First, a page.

Farm-to-Table Family Lessons from a Storybook Cow

Do your kids think food comes from the shelves of the supermarket rather than Mother Earth’s soils? By teaching children the origins of food, you help them connect them to the miraculous process through which food travels from farm to fork. Captivating storytelling is a great way to pass along that message. That was the inspiration for farmer Diana Prichard to write her newly-released children’s book The Cow in Patrick O’Shanahan’s Kitchen.

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“I’m always frustrated with the misinformation and the lack of information that’s out there for consumers, so I wanted to bring the message to kids,” says Pritchard, who owns a small hog farm and writes about food and agriculture on her blog Righteous Bacon. “I hope that it spurs a curiosity and inspires people to reach out and find out where their food comes from.” The picture book, geared to children ages 4 to 8, tells the story of a surprise bovine guest at a family’s breakfast table, who, quite literally, contributes to breakfast — along with the chicken sitting on the refrigerator.

“We tried to keep it light,” says Pritchard. “We tried to make it a funny story for kids so that they can get into it first and then learn the messages from there. It’s a springboard for conversation.” If we educate children when they are small, she says, we set the foundation for them to make better food choices for themselves in the future. The Cow in Patrick O’Shanahan’s Kitchen is available on Amazon, Barnes & Noble, book stores across the country and directly from the publisher Little Pickle Press.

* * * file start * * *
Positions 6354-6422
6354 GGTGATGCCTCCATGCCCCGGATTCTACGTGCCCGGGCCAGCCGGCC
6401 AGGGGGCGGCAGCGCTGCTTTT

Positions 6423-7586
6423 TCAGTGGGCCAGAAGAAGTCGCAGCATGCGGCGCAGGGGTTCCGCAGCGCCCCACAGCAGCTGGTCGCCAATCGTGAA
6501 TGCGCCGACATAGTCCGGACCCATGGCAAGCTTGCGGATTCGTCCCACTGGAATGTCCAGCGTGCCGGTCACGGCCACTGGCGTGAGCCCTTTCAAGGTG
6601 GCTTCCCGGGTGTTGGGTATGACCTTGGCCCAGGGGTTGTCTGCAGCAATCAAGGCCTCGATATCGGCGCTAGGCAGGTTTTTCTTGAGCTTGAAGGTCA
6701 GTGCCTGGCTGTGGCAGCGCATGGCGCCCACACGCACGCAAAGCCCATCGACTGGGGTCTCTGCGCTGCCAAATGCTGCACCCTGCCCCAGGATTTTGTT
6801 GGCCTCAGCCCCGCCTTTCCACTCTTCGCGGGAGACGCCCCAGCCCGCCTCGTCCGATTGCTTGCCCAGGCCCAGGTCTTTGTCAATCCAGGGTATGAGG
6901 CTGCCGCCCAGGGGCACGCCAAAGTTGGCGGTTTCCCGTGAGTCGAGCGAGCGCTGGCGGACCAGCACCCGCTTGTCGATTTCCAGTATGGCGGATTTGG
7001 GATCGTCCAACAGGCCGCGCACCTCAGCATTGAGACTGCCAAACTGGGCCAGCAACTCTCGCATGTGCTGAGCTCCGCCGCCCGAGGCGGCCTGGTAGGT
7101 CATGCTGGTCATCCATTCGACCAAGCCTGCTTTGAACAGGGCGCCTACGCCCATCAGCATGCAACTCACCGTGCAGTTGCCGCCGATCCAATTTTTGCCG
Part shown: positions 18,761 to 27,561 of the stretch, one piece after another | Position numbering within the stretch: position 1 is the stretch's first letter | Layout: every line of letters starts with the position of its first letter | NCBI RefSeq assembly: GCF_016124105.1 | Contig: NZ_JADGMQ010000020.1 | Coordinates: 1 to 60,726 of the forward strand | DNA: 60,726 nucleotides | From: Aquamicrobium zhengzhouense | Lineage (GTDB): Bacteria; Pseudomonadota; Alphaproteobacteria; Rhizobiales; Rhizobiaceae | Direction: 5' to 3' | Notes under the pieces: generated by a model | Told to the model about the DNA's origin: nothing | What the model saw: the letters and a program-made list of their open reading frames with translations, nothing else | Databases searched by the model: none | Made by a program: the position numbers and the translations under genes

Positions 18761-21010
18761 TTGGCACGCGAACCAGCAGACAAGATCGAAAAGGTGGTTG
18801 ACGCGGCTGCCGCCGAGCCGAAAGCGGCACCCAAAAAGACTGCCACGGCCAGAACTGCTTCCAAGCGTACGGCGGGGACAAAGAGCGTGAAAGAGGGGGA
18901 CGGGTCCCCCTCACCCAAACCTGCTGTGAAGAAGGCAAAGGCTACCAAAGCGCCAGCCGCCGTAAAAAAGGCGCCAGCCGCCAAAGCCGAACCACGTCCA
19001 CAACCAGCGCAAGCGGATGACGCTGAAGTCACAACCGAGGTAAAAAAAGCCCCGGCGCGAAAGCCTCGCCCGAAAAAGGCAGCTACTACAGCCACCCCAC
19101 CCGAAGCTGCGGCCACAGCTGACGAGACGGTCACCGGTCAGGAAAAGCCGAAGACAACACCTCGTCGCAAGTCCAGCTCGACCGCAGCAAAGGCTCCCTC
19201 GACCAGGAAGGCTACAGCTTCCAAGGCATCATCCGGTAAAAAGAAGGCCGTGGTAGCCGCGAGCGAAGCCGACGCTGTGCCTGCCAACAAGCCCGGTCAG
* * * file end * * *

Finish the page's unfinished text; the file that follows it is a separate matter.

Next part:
More Farm-to-Table Children’s Books

Some other books that teach children the origins of food are:

The Boy Who Changed the World by Andy Andrews

Growing Seasons by Elsie Lee Splear

Snow Comes to the Farm by Nathaniel Tripp

More Ways to Teach Kids About Food

Once you’ve read the books, why not reinforce the learning with a trip to a local farm? Many farms offer tours and special educational activities for children. “At our farm we hold tours for individual families and groups,” says Pritchard, “and we have also taught some classes for people who are interested in learning a deeper amount about where pork, specifically, comes from.” Agriculture also presents the opportunity to teach children important lessons such as nurturing, caring, and sharing.

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Do you live in a large city? You might want to consider exploring an Agriculture In Your Classroom organization in your state, or visiting an urban farm or a rooftop garden in your neighborhood. “If you reach out to them, they could probably help you set up something in your school,” says Pritchard.

Continue the connection by going to your local farmers market, or joining a CSA — community-supported agriculture, in which you pay a farm or group of farms in advance of the season, and then, each week during the growing season, get a bushel of farm-fresh food. “I think the thing about incorporating any regional agriculture into your diet, and farmers markets into your shopping, is that it connects kids with something that is closer to home,” says Pritchard. “It’s easier for them to see and makes a connection with a tomato they bought from a farmer rather than a tomato sauce that’s on their spaghetti.”

Winter is also a great time to start planning the ultimate farm-to-fork experience: a garden. With a little bit of time, patience, and TLC you can grow a cornucopia of fresh fruits and vegetables. Growing a garden also offers the opportunity to teach children responsibility for a living thing: Each child could be granted the privilege to care for their favorite plant. Don’t have much space? Use plastic bottles to make an easy, cheap, DIY “vertical garden”!

Teaching children where their food comes from can start with a book. But there’s no telling where it will end.

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